Military


Exclusive Economic Zone [EEZ]

China East China Sea EEZ China is attempting to extend its territorial waters to cover the full extent of its exclusive economic zone [EEZ]. This is contrary to the past several centuries of maritime legal practice. China might assert that it is not bound by these precedents since much of this was worked out before China stood up. But then China would either have to repudiate international law generally, which would seem inconsistent with a peaceful rise, or it would have to explain why it was in general agreement with the prevailing international legal regime, with just a few exceptions.

All states, including the US and China must defend their state interests as they see them. The US is a maritime power, and freedom of navigation is fundamental to US global policy. Possibly China does not have such a maritime tradition, and does not care about freedom of navigation. Acceptance of China's claim that military forces are categorically excluded from EEZ transit, would render the PLAN a coastal defense force that could never leave Chinese home waters. The PLA Navy is trapped by the EEZ of Japan and the Phillipines. Leaving aside South China Sea claims, to the south it is trapped by the South China Sea littoral states. This would certainly be consistent with Chinese traditions. Possibly this would be a good thing. Possibly the world would be a better place without power projection High Seas Fleets, with naval forces that were merely Coast Guards. But this is not the world of today, and has not been the real world for the past half millennium.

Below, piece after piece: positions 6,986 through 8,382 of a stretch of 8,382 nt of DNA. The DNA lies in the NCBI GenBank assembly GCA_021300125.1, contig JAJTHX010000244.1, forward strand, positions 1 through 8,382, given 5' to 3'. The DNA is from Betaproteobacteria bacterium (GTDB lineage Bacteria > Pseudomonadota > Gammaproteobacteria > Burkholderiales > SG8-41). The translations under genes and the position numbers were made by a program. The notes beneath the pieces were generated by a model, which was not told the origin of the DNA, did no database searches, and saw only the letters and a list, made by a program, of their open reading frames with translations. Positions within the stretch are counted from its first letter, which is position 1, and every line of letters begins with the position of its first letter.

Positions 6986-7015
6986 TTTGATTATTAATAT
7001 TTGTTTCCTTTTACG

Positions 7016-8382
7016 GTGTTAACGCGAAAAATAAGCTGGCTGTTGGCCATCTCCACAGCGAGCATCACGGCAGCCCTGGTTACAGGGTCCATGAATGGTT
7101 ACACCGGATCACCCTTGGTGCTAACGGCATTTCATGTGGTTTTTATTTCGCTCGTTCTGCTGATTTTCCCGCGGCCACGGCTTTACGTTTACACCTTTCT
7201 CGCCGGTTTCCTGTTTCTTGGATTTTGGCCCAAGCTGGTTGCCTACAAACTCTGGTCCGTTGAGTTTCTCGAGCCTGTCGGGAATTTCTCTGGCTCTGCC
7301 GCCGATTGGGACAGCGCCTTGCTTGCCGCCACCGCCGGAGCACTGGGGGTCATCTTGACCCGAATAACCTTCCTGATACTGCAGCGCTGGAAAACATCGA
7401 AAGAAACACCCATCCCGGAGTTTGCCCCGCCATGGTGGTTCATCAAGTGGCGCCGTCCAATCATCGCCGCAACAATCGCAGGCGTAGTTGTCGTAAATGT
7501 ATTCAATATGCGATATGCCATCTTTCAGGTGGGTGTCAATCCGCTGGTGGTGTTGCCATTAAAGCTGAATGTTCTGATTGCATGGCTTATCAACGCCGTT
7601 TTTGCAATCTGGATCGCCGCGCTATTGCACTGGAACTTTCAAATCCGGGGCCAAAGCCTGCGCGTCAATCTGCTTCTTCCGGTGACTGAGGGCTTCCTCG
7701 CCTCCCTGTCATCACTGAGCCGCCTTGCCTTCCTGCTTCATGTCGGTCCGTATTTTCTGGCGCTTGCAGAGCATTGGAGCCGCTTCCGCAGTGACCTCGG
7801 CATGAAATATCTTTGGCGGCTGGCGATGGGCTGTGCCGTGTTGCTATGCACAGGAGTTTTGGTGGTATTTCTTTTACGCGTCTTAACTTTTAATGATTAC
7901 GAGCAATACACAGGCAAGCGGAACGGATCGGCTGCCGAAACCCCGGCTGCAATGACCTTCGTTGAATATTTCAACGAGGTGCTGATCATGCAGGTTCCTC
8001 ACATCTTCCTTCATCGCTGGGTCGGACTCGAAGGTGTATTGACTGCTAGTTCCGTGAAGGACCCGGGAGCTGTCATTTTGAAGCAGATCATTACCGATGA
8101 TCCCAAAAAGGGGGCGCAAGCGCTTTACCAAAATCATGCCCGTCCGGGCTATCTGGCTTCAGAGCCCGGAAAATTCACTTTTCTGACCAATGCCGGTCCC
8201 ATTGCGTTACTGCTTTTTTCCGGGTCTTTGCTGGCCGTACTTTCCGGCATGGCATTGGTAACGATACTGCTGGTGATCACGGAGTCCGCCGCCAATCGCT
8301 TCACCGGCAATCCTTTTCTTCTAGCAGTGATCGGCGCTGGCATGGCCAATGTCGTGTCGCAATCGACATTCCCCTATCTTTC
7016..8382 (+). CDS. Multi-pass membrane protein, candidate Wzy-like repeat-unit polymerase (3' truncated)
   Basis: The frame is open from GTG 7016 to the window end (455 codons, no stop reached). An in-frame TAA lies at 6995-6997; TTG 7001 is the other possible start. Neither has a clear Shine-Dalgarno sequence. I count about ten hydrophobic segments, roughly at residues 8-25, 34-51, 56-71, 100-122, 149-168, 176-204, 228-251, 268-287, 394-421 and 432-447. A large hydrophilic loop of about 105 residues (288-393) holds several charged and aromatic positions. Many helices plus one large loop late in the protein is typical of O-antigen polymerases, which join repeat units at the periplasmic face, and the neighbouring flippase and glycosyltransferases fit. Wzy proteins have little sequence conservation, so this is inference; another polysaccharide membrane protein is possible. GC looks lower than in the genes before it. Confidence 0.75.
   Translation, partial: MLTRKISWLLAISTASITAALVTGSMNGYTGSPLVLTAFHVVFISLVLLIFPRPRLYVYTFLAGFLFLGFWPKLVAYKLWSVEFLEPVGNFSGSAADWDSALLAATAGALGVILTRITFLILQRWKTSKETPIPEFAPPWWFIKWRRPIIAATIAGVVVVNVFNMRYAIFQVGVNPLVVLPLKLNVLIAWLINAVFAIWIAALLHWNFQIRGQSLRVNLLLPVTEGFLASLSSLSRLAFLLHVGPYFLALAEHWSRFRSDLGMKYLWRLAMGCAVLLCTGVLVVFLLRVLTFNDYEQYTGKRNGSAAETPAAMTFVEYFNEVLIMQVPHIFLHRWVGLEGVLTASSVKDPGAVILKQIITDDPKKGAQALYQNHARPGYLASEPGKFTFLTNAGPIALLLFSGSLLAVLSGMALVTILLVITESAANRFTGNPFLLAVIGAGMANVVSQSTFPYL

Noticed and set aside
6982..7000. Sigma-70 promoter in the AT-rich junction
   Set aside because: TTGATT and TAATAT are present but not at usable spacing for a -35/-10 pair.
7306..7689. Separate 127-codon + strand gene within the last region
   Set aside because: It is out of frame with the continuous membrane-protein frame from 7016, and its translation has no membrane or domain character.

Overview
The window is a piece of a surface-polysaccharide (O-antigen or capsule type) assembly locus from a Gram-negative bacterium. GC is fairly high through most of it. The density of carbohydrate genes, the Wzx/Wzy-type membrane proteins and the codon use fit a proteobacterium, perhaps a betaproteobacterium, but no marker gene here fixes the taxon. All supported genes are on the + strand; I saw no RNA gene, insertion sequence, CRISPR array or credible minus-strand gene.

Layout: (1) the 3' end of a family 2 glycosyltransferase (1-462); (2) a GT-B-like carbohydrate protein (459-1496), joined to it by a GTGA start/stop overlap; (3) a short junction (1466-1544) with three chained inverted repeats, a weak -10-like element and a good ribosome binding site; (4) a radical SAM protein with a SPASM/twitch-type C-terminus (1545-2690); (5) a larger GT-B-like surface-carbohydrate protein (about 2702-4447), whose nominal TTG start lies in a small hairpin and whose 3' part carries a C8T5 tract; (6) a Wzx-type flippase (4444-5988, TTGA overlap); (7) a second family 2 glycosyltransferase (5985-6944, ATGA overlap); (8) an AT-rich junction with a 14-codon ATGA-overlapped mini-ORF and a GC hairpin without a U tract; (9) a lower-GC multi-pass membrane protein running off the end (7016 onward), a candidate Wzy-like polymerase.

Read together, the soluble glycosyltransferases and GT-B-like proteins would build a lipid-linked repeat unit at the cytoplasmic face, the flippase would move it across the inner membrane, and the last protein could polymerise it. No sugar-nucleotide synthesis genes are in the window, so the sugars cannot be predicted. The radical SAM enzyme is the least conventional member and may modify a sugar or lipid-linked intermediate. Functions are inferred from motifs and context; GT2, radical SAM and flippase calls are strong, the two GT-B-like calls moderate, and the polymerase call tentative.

China opposes any military acts in its exclusive economic zone [EEZ] without permission. "We hold a consistent and clear-cut stance on the issue. We oppose any party to take any military acts in our exclusive economic zone without permission," Foreign Ministry spokesman Hong Lei said in a statement. According to the US Navy, only 27 countries share this view, including China, Bangladesh, Burma, Cambodia, India, Malaysia, Maldives, North Korea, Pakistan, Sri Lanka, Thailand, and Vietnam. About 40 other countries are landlocked [45 if the Caspian and Aral Seas are included], leaving about 130 other countries in the dissenting majority. China recognizes 12-nautical-mile-wide territorial waters and regards the 200-nautical-mile-wide EEZ under its jurisdiction in line with the UN Convention on the Law of the Sea.

The comment came as the United States and the ROK planned to hold joint military exercises in waters off the west coast of the Korean Peninsula starting from 28 November 2010. The United States sent aircraft carrier USS George Washington to join ROK's naval forces in the four-day drill. The military drill was announced after ROK and the Democratic People's Republic of Korea exchanged artillery fire in waters off the west coast of the Korean Peninsula, leaving four people dead. U.S. forward-deployed super aircraft carrier entering the Yellow Sea, which would bring the Chinese capital, Beijing, within its striking distance.